Intel vs AMD. The feud to end all feuds. Debating the pros and cons of these two companies is a bit like comparing Harvard to Yale. You’re going to be fine with either, but students from both sides definitely have some strong opinions on which is better.
That being said, just looking at raw performance and pricing, AMD is the clear winner in the desktop computer world, but things are more competitive in the server market.
Intel vs AMD Consumer Pricing
AMD is pretty difficult to beat in terms of pricing. Throw in overclocking, automatic overclocking software, quality bundled coolers(Intel’s have gotten some flak), AMD motherboard forward and backward compatibility, and you’ve got a pretty clear winner in AMD, especially with midrange options.
In terms of the actual cores and threads per dollar, lately AMD tends to offer better metrics in these categories, as well as faster PCIe 4.0.
|Head to Head Pricing||AMD||Intel|
|Threadripper vs Cascade Lake-X||$900- $3,750||$800 – $1,000 ($2,999)|
|AMD Ryzen 9 vs Intel Core i9||$434 – $739||$459 – $505|
|AMD Ryzen 7 vs Intel Core i7||$294 -$339||$300 – $370|
|AMD Ryzen 5 vs Intel Core i5||$149 – $249||$125 – $200|
Overclocking isn’t complimentary across the board with Intel, so you will get upcharged for it, and you will have to buy a reasonable cooler if you intend to use a K series chip. Stock AMD coolers are actually pretty good, and certainly functional for modest overclocking, which puts another mark in the AMD column. If you don’t care to overclock this might be less of a consideration though.
In budget options, the winner is a bit less clear. For example, Intel‘s i5 model the 9400F is actually pretty competitive for only about a hundred dollars.
On the luxury end, you wind up paying an extra chunk with Intel because of the necessary motherboard for K series CPUs. This is sort of par for the course with Intel, as they aren’t known for great forward compatibility.
For one quite candid example of the value difference, the i9-9920X is over $1000 and the Ryzen 9 3900X is comparable yet less than $500
Given all of these considerations. AMD wins on value.
Intel vs AMD Gaming Performance
For the upper end of performance, Intel’s i9 offerings currently outperform AMD‘s higher end chips.
That being said, the margins are pretty slim, and the GPU is often the bottleneck anyways.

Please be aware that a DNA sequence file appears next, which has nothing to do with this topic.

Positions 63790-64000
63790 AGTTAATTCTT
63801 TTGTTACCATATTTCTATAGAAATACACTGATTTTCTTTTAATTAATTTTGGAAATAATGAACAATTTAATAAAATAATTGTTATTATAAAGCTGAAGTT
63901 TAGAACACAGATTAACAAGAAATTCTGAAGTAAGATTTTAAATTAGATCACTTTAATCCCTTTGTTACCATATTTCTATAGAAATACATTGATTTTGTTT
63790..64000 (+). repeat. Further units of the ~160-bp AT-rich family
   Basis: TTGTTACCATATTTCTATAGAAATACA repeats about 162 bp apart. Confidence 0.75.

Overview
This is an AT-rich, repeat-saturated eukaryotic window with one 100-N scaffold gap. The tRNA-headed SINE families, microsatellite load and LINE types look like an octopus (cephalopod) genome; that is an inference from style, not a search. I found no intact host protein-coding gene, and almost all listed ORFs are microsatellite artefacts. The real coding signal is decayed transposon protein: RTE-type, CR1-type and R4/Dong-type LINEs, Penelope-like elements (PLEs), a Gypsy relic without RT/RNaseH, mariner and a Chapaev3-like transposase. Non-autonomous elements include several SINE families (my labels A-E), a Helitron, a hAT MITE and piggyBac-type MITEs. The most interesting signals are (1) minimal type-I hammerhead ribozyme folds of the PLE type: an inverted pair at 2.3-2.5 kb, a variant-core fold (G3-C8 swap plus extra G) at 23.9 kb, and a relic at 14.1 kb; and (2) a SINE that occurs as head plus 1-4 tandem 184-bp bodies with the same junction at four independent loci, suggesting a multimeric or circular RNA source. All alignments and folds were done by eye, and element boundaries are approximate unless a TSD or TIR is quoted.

On midrange options, Intel wins with less threaded situations like with most games.
However, AMD wins pretty much everywhere else, especially if you’ll have a bunch of other applications running while you’re gaming.
AMD vs Intel General Purpose Performance and Longevity
AMD beats Intel on PCIe 4.0 as opposed to PCIe 3.0.
AMD, in general, handily beats intel on cores and caching. This means that for almost every general purpose application, AMD provides the superior product.
As a mid range example, The Intel 8700K has 6 cores/12 threads, 3.7Ghz base, 4.7Ghz turbo for ~$350. The AMD Ryzen 7 3800x has 8 cores, 16 threads, 3.9Ghz base up to 4.5Ghz XFR but for only $280.
Additionally, as stated earlier, Intel is historically worse about forward/backwards compatibility, and so resale value tends to be retained with AMDs. For these reasons, AMD wins on the longevity front.
Intel Vs AMD for Enterprise Use
Market Share Gridlock
Obviously Intel has the lion’s share in the enterprise realm, and has had it for a long time now.
In heavily virtualized environments, mixing Intel and AMD chips can bring on serious compatibility issues.
Because of the growth of virtualization, Intel‘s market share lead is actually a very significant boon.
They have influence which extends to things like being certified by VMware even when AMD wasn’t, or being pushed by OEMs like HPE.
As the saying goes, you won’t get fired for buying Intel. Probably.
When data centers first exploded in use, Intel was there. When the cloud became the norm, Intel was there. When distributed computing and edge nodes became ubiquitous, Intel was there.
AMD has not been the stalwart figure Intel has.
In fact, past generations left much to be desired and it has hurt AMD’s reputation among system admins.
Even after the very deserved praise AMD has been getting recently, they’ve still only clawed out fractions of percentage points in market share.
Pricing: Per Core and Single Thread Performance
Because vendor pricing models mean paying per core in terms of licensing, it’s more cost-effective to prioritize single thread chip performance.
Intel wins on this front as before. With that said, AMDs latest EPYC 2 has exceeded expectations for performance per dollar in other use cases where this payment model isn’t prohibitive.
Even on benchmarking metrics that aren’t kind to AMD, they’ve done very well recently. For more specific information you can always check CPU benchmarking references online.
Range of Options
There’s not really any debate that Intel has the widest range of server offerings by a large margin.
Even if a corporation wanted to replace all of its intel chips overnight, AMD doesn’t offer chips for every motherboard as Intel does.
Intel wins in this category.
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